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Thursday, August 9, 2012

Global Drought Drives Food Reserves Down, Corn Price to Record High

Droughts in the U.S., Europe, and low rainfall during India’s monsoon will cause global food reserves to fall for a third year, pushing up the cost of import to $1.24 trillion, the United Nations said. Corn futures rose to a record high in Chicago today, and analysts predict crop prices will continue to soar. This comes less than two years after all-time high food prices drove 44 million people to extreme poverty, sparking the Arab Spring at the beginning of last year. The U.S. Department of Agriculture said in June it expected record corn crops this year, but as the drought expanded, it reduced its forecast by 12 percent in July. Experts predict the USDA will cut its estimate again this month. The past 12 months were the hottest on record in the United States.

Syria: Rebels Lose Crucial Part of Aleppo

Syrian rebels said today they lost a crucial district of Aleppo, the country’s commercial capital, after the government bombarded the area. The news came as Lebanese authorities reported the arrest of former Information Minister Michel Samaha, who is said to be close to Syrian President Bashar al-Assad. Samaha is being interrogated over allegations that he wants to cause instability in Lebanon, after explosives were discovered in the North of the country. This shows how contagious violence could be in the region. Meanwhile, Iran Foreign Minister Ali Akbar Salehi said that the only way out of this conflict would be for government officials and opposition leaders to sit down and talk, suggesting Iran could act as a mediator, days after it expressed strong support for Assad’s regime.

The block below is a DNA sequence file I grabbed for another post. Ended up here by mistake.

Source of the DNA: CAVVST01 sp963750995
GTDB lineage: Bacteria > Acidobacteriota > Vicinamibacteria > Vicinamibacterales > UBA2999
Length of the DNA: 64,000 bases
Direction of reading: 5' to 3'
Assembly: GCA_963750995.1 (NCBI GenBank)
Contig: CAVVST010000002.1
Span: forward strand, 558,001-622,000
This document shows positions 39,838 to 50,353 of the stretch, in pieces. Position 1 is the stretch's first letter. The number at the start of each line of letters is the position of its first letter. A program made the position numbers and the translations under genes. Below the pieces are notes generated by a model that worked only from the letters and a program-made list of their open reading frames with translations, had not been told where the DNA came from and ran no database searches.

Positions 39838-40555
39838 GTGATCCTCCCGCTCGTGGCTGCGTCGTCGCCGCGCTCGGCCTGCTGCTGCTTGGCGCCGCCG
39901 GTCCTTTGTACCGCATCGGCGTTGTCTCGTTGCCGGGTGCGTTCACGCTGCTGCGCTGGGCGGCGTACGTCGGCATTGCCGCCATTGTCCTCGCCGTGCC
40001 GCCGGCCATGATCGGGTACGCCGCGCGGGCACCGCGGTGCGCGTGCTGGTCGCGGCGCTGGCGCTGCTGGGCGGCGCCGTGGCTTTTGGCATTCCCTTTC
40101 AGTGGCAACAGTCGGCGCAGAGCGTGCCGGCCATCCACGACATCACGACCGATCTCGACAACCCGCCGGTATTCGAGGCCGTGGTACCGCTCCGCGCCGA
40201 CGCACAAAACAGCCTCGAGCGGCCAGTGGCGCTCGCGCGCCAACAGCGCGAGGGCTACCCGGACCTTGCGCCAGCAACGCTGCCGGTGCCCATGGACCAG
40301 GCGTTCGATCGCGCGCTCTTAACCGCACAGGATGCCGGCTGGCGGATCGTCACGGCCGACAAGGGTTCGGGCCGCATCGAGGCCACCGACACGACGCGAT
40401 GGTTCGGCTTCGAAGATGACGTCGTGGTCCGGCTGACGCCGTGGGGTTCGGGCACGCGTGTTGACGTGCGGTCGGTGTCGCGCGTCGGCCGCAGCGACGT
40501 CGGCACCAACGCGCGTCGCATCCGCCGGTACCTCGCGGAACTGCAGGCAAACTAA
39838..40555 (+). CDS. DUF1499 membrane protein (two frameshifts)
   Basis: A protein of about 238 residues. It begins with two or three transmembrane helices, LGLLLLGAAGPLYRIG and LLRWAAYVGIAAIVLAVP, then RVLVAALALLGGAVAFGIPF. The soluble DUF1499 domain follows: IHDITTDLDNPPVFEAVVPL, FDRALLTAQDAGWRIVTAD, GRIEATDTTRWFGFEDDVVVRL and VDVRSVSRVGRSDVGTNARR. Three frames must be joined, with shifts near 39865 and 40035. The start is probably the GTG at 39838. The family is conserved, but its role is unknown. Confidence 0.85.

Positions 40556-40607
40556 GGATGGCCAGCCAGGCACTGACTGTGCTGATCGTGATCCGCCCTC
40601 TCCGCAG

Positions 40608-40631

Syria

Canada’s Economic Health May Mean Tighter Monetary Policy

Bank of Canada Governor Mark Carney said today in London that the strength of Canada’s economic growth and the health of its financial sector could prompt the central bank to raise its interest rate. Reining in the economy is the exact opposite of what the Federal Reserve, the European Central Bank, and the People’s Bank of China have been trying to accomplish. Canada has the most solid fiscal position of all the members of the Group of Seven, its housing market is improving, and household debt is falling steadily, but the country is still susceptible to external demand of commodities. Carney said the “world is still a very dangerous place at the moment,” suggesting policymakers will remain vigilant.

Chinese Deposed Politician’s Wife Gu Kailai Tried for Poisoning U.K. Businessman

The trial of Gu Kailai, the wife of China’s deposed Politburo Standing Committee Member Bo Xilai, began and ended today after she confessed to having poisoned British businessman Neil Heywood. Citing an anonymous source who was present at the proceedings, French newspaper Le Monde reported that Heywood tried to extort £13 million ($20.3 million) from Gu’s son, Bo Guagua, who recently graduated from Harvard’s John F. Kennedy School of Government and has been leading a rather profligate life abroad since his teenage years. The ordeal embarrassed Chinese authorities as it shone a light on the corruption of a prominent politician, Bo Xilai, who still enjoys some popular support. The timing is also sensitive, with the Communist Party 18th Congress fast approaching.

Google Hit with $22.5 Million Fine Over User Privacy

The U.S. Federal Trade Commission slapped Google with a $22.5 million fine for tracking users of Apple’s web browser Safari who kept a default “do not track” setting in the preferences. It is the largest penalty ever ordered by the FTC, and the goal is to send other companies a clear message about user privacy. Under the settlement, Google does not have to admit to any wrongdoing, although it does requires the company to disable all tracking cookies installed in the computers of those who were affected.

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